There is no question that mobile has invaded the enterprise. Along with cloud services, mobile devices have transformed the modern working environment, providing huge gains to both employees and businesses alike. However, with these gains come challenges, and the biggest challenge is secure access to enterprise data from any device and application.
The adoption of cloud and the proliferation of mobile devices has dissolved the traditional network perimeter and introduced countless new threat vectors that traditional security measures are unable to protect against. In order to stay safe in the contemporary perimeter-less working environment, while maintaining high levels of employee productivity, businesses must reinvent their entire security architecture to centre on the technology and the way employees want to work.
A 2018 study looking into the state of enterprise mobility found that 75 per cent of IT decision makers said mobile devices are essential to their workflow, while also finding that 80% said their employees can’t do their jobs effectively without a mobile phone. At the same time, recent figures have revealed mobile working is the greatest security risk to enterprises. For instance, Verizon's recent Mobile Security Index found that 83 per cent of CIOs believed their organisation was under threat from mobile threats, while 68 per cent said they believed mobile threats had increased in the last year, and 58 per cent agreed that mobile threats are growing faster than any other threat vector.
As businesses support the wide spread use of mobile and cloud apps they realise the traditional perimeter security approach is no longer sufficient. Today’s modern enterprise needs a robust device security and access management approach - and this means implementing a mobile-centric zero-trust framework.
What is zero trust?
‘Zero Trust’ is a security concept based on the belief that bad actors are already operating inside your organisation, and as such a “never trust, always verify” approach is needed. You can no longer rely on traditional security perimeter approaches like firewall, networks and gateway’s because your traffic is no longer always inside the perimeter. The best zero trust solutions verify a wide range of signals including a known device, verifying the app and user, checking the status of the network and identifying and threats prior to granting access to the app and corporate data.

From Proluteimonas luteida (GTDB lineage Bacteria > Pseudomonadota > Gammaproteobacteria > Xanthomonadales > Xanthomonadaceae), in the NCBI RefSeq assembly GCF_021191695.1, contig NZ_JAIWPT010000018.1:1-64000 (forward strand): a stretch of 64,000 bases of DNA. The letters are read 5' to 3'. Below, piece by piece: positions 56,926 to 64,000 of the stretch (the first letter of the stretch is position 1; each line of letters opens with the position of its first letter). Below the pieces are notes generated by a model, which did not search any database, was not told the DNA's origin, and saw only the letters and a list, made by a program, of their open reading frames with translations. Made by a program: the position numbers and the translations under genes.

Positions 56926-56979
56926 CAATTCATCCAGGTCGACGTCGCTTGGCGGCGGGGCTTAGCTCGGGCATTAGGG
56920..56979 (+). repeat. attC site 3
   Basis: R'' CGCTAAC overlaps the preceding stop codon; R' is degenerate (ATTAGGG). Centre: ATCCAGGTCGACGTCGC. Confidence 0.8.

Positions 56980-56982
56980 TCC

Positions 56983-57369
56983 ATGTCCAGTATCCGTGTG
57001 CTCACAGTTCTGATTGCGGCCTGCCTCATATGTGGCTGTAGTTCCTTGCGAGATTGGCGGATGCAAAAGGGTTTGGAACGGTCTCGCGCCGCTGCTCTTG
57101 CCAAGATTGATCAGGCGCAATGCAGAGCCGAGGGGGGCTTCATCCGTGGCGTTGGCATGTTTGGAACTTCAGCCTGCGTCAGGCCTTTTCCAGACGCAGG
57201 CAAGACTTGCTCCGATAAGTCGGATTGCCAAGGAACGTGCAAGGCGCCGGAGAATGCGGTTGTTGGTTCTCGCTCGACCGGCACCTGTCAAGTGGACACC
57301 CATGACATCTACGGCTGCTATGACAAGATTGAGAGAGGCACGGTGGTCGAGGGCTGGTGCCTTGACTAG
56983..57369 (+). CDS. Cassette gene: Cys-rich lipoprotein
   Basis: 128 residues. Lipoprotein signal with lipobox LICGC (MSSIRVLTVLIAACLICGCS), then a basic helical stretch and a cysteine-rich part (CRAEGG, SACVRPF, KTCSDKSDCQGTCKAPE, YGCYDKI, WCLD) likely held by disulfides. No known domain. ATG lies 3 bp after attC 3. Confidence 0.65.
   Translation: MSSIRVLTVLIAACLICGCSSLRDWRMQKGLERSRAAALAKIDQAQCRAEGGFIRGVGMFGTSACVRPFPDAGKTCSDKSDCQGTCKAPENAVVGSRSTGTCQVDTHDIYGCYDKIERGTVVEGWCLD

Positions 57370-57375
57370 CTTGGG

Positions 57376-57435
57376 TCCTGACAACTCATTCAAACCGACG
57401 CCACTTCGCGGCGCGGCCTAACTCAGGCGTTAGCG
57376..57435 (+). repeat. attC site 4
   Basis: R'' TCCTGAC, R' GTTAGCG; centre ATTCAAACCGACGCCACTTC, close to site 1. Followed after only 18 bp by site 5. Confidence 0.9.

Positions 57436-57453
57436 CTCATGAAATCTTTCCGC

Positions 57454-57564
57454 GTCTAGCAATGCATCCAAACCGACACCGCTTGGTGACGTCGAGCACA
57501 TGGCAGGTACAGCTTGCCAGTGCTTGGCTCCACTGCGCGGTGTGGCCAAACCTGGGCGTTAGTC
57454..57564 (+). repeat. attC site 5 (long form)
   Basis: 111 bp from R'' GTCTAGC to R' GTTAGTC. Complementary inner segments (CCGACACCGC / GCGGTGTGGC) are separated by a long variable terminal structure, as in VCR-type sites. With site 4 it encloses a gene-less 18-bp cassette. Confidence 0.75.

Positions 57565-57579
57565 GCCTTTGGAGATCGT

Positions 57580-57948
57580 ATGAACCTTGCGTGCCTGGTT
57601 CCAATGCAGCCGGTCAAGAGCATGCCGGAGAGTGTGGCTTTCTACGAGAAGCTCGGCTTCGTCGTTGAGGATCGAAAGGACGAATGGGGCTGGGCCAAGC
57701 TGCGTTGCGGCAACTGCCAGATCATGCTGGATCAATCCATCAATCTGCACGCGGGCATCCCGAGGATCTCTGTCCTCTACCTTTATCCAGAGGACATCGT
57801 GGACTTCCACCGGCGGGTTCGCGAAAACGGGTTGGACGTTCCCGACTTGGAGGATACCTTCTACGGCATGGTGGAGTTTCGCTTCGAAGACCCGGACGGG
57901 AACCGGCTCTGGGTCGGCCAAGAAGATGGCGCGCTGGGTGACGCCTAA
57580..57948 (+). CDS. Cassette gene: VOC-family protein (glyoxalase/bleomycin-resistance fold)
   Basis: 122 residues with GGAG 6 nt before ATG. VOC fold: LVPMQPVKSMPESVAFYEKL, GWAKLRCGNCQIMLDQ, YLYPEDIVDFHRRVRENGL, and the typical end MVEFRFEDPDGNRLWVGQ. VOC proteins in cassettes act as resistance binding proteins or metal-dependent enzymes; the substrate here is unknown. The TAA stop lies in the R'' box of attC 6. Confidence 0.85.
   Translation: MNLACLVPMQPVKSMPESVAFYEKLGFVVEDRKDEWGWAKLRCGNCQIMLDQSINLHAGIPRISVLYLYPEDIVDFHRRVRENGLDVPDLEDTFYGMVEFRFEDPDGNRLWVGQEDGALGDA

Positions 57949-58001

Why mobile-centric zero trust?
There are multiple approaches to zero trust, but the main ones are focused on identity, gateway and the device. However, as the tide of mobile and cloud continues to intensify, the limitations of gateway and identity-centric approaches become more apparent. For instance:
- Identity-centric approaches - provide limited visibility on device, app and threats, while also still relying on passwords; one of the main causes of a data breach.
- Gateway-centric approach - limited visibility on device, apps and threats, while also assuming that all enterprise traffic goes through the enterprise network when in reality 25 per cent of enterprise traffic doesn’t go through their network.
Only a mobile-centric zero trust approach addresses the security challenges of the perimeter-less modern enterprise while allowing the agility and anytime access that business needs. Mobile-centric zero trust seeks to verify more attributes than both these approaches before granting access. It validates the device, establishes user context, checks app authorisation, verifies the network, and detects and remediates threats before granting secure access to any device or user.
Implementing a mobile-centric zero trust approach
In order to build a secure mobile-centric zero trust approach there are four steps for enterprises to follow:
- Provision - The first step towards implementing a successful mobile-centric zero-trust approach is provision; that is to ensure that every user has a device ready with the appropriate apps, profiles and policies. In order to build a secure foundation for this to work you must enrol your devices in a unified endpoint management (UEM) solution, so IT can both protect the business data resident on the device and enforce context-driven access policies.
- Access - Access requirement must take everything into context, ensuring they verify the user, the posture of the device, check the app is authorised, verify the network type, check for threats, and a variety of other signals. This adaptive access control check is the basis of the zero-trust model.
- Enforce - Stringent security policies must be enforced, with ongoing monitoring to ensure that any change in signals will trigger adaptive policies to mitigate threats, quarantine devices, and maintain compliance.
- Protect - Deploy the appropriate security software to mitigate and remediate threats as and when they occur.
Ultimately, the aim of zero trust framework is to protect data across an increasingly fragmented information fabric. With modern work taking place in the cloud and on mobile-devices, it is essential that enterprises utilise a security framework that centres on the mobile. Implementing a mobile-centric zero trust framework will not just provide the right-level of security across all points of access, but will also provide the most seamless user experience, ensuring employee productivity is maintained.
Rhonda Shantz, Chief Marketing Officer, MobileIron
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